<p><b>Winner, 2018 PEN/E.O. Wilson Prize for Literary Science Writing</b><br /><b>Short-listed for the 2018 Wellcome Book Prize</b><br /><b>A Top 10 Science Book of Fall 2017, <i>Publishers Weekly</i></b><br /><b>A Best History Book of 2017, </b><b><i>The Guardian</i> </b></p><p><b>"Warning: She spares no detail!" —Erik Larson, bestselling author of <i>Dead Wake</i> </b></p><p>In <i>The Butchering Art</i>, the historian Lindsey Fitzharris reveals the shocking world of nineteenth-century surgery and shows how it was transformed by advances made in germ theory and antiseptics between 1860 and 1875. She conjures up early operating theaters—no place for the squeamish—and surgeons, who, working before anesthesia, were lauded for their speed and brute strength. These pioneers knew that the aftermath of surgery was often more dangerous than patients’ afflictions, and they were baffled by the persistent infections that kept mortality rates stubbornly high. At a time when surgery couldn’t have been more hazardous, an unlikely figure stepped forward: a young, melancholy Quaker surgeon named Joseph Lister, who would solve the riddle and change the course of history.</p><p>Fitzharris dramatically reconstructs Lister’s career path to his audacious claim that germs were the source of all infection and could be countered by a sterilizing agent applied to wounds. She introduces us to Lister’s contemporaries—some of them brilliant, some outright criminal—and leads us through the grimy schools and squalid hospitals where they learned their art, the dead houses where they studied, and the cemeteries they ransacked for cadavers.</p><p>Eerie and illuminating, <i>The Butchering Art</i> celebrates the triumph of a visionary surgeon whose quest to unite science and medicine delivered us into the modern world.</p>
Twelve Patients: Life and Death at Bellevue Hospital (The Inspira...
by Eric Manheimer

Language

English

Pages

349

Publication Date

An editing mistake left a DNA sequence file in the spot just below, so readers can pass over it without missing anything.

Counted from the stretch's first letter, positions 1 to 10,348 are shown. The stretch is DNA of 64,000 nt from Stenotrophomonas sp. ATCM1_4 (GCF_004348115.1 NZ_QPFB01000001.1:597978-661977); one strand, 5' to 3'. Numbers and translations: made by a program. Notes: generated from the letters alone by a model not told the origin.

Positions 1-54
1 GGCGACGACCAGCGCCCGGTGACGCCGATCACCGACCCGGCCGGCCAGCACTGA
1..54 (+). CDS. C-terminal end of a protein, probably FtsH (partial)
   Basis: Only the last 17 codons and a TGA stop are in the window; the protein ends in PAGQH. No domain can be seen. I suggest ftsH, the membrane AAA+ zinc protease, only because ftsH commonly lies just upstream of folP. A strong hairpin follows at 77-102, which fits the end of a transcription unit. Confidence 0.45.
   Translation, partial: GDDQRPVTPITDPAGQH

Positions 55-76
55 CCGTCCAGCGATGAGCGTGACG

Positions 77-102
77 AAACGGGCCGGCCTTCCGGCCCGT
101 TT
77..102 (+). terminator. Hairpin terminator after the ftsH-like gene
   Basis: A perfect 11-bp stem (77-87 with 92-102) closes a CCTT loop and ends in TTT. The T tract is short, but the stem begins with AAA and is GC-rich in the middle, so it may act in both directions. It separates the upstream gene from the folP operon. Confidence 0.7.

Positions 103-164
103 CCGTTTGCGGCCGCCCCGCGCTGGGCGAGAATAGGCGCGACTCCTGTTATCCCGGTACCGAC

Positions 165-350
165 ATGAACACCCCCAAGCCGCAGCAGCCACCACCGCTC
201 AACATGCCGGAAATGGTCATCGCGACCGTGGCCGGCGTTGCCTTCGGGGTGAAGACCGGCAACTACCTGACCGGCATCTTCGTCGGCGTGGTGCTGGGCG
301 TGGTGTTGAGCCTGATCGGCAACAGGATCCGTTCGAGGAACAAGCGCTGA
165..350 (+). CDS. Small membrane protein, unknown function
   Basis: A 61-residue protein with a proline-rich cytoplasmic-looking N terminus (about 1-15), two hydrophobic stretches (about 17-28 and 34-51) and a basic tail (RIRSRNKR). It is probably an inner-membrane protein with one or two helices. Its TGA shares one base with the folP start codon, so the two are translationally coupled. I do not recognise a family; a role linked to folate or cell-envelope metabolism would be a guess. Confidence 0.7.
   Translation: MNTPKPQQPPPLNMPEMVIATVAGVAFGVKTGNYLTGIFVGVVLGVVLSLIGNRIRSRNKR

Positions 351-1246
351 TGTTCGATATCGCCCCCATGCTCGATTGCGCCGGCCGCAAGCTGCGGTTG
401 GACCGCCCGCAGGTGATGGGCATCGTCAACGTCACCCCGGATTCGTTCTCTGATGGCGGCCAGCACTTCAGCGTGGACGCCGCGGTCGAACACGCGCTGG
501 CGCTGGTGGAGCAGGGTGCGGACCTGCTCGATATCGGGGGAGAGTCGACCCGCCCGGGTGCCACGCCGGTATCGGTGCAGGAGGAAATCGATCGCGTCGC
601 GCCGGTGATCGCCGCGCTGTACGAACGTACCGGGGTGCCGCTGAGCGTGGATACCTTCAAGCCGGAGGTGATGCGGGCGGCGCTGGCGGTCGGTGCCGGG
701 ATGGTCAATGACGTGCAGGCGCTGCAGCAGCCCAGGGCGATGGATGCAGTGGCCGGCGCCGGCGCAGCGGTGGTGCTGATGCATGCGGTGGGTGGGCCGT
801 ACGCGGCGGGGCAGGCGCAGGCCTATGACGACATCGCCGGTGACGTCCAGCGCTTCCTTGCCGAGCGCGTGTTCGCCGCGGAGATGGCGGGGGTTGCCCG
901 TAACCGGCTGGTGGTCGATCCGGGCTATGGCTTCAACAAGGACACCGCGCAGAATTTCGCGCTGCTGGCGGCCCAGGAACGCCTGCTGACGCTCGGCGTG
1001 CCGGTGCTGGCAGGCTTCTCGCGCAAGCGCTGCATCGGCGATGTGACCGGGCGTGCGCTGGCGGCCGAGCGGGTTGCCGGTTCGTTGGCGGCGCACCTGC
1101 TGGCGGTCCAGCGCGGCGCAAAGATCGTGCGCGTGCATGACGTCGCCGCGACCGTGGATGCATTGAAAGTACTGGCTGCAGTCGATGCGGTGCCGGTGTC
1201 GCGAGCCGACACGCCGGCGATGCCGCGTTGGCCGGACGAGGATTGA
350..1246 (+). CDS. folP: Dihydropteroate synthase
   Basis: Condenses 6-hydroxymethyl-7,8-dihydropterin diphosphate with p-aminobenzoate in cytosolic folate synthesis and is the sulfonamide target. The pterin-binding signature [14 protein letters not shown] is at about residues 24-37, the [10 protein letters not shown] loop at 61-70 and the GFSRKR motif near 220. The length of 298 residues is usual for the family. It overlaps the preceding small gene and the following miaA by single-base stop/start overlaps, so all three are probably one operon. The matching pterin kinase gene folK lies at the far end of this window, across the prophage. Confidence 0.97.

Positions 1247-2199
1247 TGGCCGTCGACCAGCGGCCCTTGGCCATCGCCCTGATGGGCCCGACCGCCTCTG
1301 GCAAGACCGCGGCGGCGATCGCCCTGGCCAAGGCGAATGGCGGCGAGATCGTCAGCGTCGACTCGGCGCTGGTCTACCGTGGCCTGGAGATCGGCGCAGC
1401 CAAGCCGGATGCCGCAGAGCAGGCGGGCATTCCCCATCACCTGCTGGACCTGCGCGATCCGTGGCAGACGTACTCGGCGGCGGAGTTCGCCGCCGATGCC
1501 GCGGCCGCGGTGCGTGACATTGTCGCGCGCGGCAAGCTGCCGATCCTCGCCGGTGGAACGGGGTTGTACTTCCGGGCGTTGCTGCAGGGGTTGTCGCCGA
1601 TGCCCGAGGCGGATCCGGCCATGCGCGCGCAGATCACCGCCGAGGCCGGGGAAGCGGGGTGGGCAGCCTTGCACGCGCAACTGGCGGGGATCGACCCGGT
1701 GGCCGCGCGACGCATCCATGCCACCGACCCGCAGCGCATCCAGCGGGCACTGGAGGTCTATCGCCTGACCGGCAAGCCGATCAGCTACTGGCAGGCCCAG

July 10, 2012

Product Description
Customer Reviews
<div><b>The inspiration for the NBC drama <i>New Amsterdam</i> and in</b><b> the spirit of Oliver Sacks, this intensely involving memoir from a former medical director of a major NYC hospital looks poignantly at patients' lives and reveals the author's own battle with cancer. </b></div><div><br /></div><div>Using the plights of twelve very different patients--from dignitaries at the nearby UN, to supermax prisoners at Riker's Island, to illegal immigrants, and Wall Street tycoons--Dr. Eric Manheimer "offers far more than remarkable medical dramas: he blends each patient's personal experiences with their social implications" (<i>Publishers Weekly</i>).</div><div><div><div><br /></div><div>Manheimer was not only the medical director of the country's oldest public hospital for over 13 years, but he was also a patient. As the book unfolds, the narrator is diagnosed with cancer, and he is forced to wrestle with the end of his own life even as he struggles to save the lives of others. </div></div></div>
The Checklist Manifesto: How to Get Things Right
by Atul Gawande

Language

English

Pages

225

Publication Date

December 15, 2009

Product Description
Customer Reviews
<p><b>The <i>New York Times</i> bestselling author of <i>Better</i> and <i>Complications</i> reveals the surprising power of the ordinary checklist</b></p><p>We live in a world of great and increasing complexity, where even the most expert professionals struggle to master the tasks they face. Longer training, ever more advanced technologies—neither seems to prevent grievous errors. But in a hopeful turn, acclaimed surgeon and writer Atul Gawande finds a remedy in the humblest and simplest of techniques: the checklist. First introduced decades ago by the U.S. Air Force, checklists have enabled pilots to fly aircraft of mind-boggling sophistication. Now innovative checklists are being adopted in hospitals around the world, helping doctors and nurses respond to everything from flu epidemics to avalanches. Even in the immensely complex world of surgery, a simple ninety-second variant has cut the rate of fatalities by more than a third. </p><p>In riveting stories, Gawande takes us from Austria, where an emergency checklist saved a drowning victim who had spent half an hour underwater, to Michigan, where a cleanliness checklist in intensive care units virtually eliminated a type of deadly hospital infection. He explains how checklists actually work to prompt striking and immediate improvements. And he follows the checklist revolution into fields well beyond medicine, from disaster response to investment banking, skyscraper construction, and businesses of all kinds. </p><p>An intellectual adventure in which lives are lost and saved and one simple idea makes a tremendous difference, <i>The Checklist Manifesto</i> is essential reading for anyone working to get things right.</p>